Students at Barona Museum get hands-on experience
By Miriam Raftery
February 21, 2010 (Lakeside) – “You start by crushing the rock to get out pebbles. This is native clay,” said Robert Freeman, artist and instructor at a pottery-making class held yesterday at the Barona Cultural Center and Museum in Lakeside. “We don’t buy clay,” he said, using a grindstone to pulverize clay dug up locally (photo, left). “We do it from scratch like they did a hundred or two hundred years ago.”
Students ranged from amateurs to professional artists—and all rolled up their sleeves to gain hands-on experience in pottery making.
Barbara DeYoung (photo, right) of Lakeside poured water into a tubful of finely ground clay and kneaded it with her hands, an experience she described as “playing like you’re a kid in the mud. This is the first time I’ve tried it, and I found it to be quite fun!”
Another student, Sylvia Mejia (photo, left), is an artist and sculptor who has a studio in Balboa Park’s Spanish Village.
“Robert is a really great influence,” she said of Freeman, an accomplished artist who has won over 200 awards for his works. “I think he’s a valuable person in this community.”
Born on the Rincon Native American reservation in 1939, Freeman is of Luiseño and Hunkpapa Sioux heritage. He grew up in California, spending summers at the Crow Creek reservation in South Dakota. His works have been displayed in museums and exhibitions around the world. He continues to create art at his studio on the Rincon reservation in Escondido. View his works at his website, http://www.robertfreemanartist.com.
Working in a variety of mediums and styles ranging from oil paintings to bronze sculptures, Freeman has also gained prominence as a public artist. He created a life-sized cougar sculpture for Cal State University San Marcos and painted murals on walls of the Los Angeles County Library at San Gabriel, as well as the Perris Indian Museum. His bronze sculpture of a Native American woman graces San Juan Capistrano. In 2002, he was commissioned by the State of California to create a commemorative seal which is now embedded on the Capitol steps in Sacramento.
His interest in clay pottery began in 1977, when he was an instructor at Palomar College in San Marcos. “I met a guy who was teaching at an elementary school in Rancho Bernardo,” he recalled. “He had kids digging native clay at a public school. He told me where to find some clay, and I started a pottery class at Pala.”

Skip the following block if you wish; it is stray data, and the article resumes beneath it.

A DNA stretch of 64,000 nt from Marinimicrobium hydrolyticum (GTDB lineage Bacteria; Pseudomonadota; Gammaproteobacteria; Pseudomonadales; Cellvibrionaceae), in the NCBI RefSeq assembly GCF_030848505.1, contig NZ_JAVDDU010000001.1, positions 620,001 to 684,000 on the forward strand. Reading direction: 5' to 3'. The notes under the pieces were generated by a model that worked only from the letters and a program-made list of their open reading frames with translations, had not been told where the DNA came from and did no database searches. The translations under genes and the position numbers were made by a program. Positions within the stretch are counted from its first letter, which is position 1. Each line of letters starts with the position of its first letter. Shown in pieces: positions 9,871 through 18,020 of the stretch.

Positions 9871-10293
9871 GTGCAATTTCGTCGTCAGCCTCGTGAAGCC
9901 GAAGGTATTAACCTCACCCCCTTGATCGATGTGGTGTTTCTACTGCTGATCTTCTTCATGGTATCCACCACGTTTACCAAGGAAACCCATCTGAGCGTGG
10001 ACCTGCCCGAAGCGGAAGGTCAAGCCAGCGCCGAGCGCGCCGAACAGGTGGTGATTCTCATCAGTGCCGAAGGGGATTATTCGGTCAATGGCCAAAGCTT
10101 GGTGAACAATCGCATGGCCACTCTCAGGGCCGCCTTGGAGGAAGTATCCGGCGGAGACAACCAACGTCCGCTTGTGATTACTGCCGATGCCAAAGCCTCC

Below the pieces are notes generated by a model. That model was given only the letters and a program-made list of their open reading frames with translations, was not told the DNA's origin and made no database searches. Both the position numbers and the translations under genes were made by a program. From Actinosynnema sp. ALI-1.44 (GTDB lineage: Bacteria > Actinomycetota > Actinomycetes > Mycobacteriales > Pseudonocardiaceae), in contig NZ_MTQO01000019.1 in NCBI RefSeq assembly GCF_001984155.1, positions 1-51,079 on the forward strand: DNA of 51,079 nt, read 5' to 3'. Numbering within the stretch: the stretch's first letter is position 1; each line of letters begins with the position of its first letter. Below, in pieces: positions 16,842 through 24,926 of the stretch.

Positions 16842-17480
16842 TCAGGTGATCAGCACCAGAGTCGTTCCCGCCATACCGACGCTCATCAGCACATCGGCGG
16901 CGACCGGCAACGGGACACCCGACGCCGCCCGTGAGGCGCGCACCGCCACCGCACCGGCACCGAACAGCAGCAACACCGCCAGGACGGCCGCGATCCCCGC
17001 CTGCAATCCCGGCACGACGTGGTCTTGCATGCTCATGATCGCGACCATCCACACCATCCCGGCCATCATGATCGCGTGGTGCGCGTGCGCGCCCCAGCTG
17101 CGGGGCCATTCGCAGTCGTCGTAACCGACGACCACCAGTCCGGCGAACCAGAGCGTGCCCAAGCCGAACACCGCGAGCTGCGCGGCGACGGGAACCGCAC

Over the past 20 years or so, he has taught the class at a variety of schools, Indian reservations, and private institutions. To Freeman, the class is about more than just learning how to create pots similar to those used in ancient times for cooking or to carry water. (photo, right: museum exhibit of traditional pottery.)
“It’s so people can better understand in history how things were done. They took time. I want them to appreciate old pottery more….and to understand that you can take time and make things.” He noted how technology has changed society, so that people have little time for relaxation anymore.
“I don’t have a wristwatch. I don’t have a cell phone. An artist’s life is solitary,” he said, adding that he enjoys the social time with his students.
The students enjoy it, too.
“We sit down and visit and get to know each other, like people did in the old days,” DeYoung observed.
“This is a great way to chill and relax on a Saturday,” said Lollo Enstad, a San Diego woman of Swedish descent (photo, left, with DeYoung). “We took a break earlier; everybody sat down and started telling stories. It’s all part of this culture.”
She started her clay pot with a ball of clay, inserting thumbs and turning it to create a depression inside. “It started to crack; I was pulling outwards, but I need to keep pushing in,” she said, banging the clay on a table to illustrate. Nearby, another student smooths her vase with a wooden stick, while a third forms handles on a basket-like clay creation. (photo, right: students' clay pots)
Freeman laments the fact that modern-day area residents are more apt to buy pots in Wal-Mart than to take time to make their own. “The Chinese put everybody out of business,” he said.
In three weeks, his students will fire their clay creations in a pit fire (photo, right). “We will dig a hole in the ground, a trench, and burn a fire with oak twigs,” he explained. The process takes about 45 minutes, he added.
In keeping with primitive traditions, the pots will not be glazed or painted. Once fired, they will be watertight, suitable for cooking, holding water, or simply displaying in students’ homes.
“I will definitely be back,” Enstad concluded, smiling.
The pottery class is one of several offered at the Barona Cultural Center and Museum, which features displays showcasing the history and culture of the Barona Band of Mission Indians as well as other Native American tribes in the California and Baja regions.
Upcoming classes include willow basket making (March 20), a course on preserving heirloom photos May 15), and a yucca class that teaches students how to make fiber for nets as well as taste traditional foods made from the yucca plant (April 17).
Admission to the museum is free; classes cost $20. For details and information, see www.baronamuseum.org.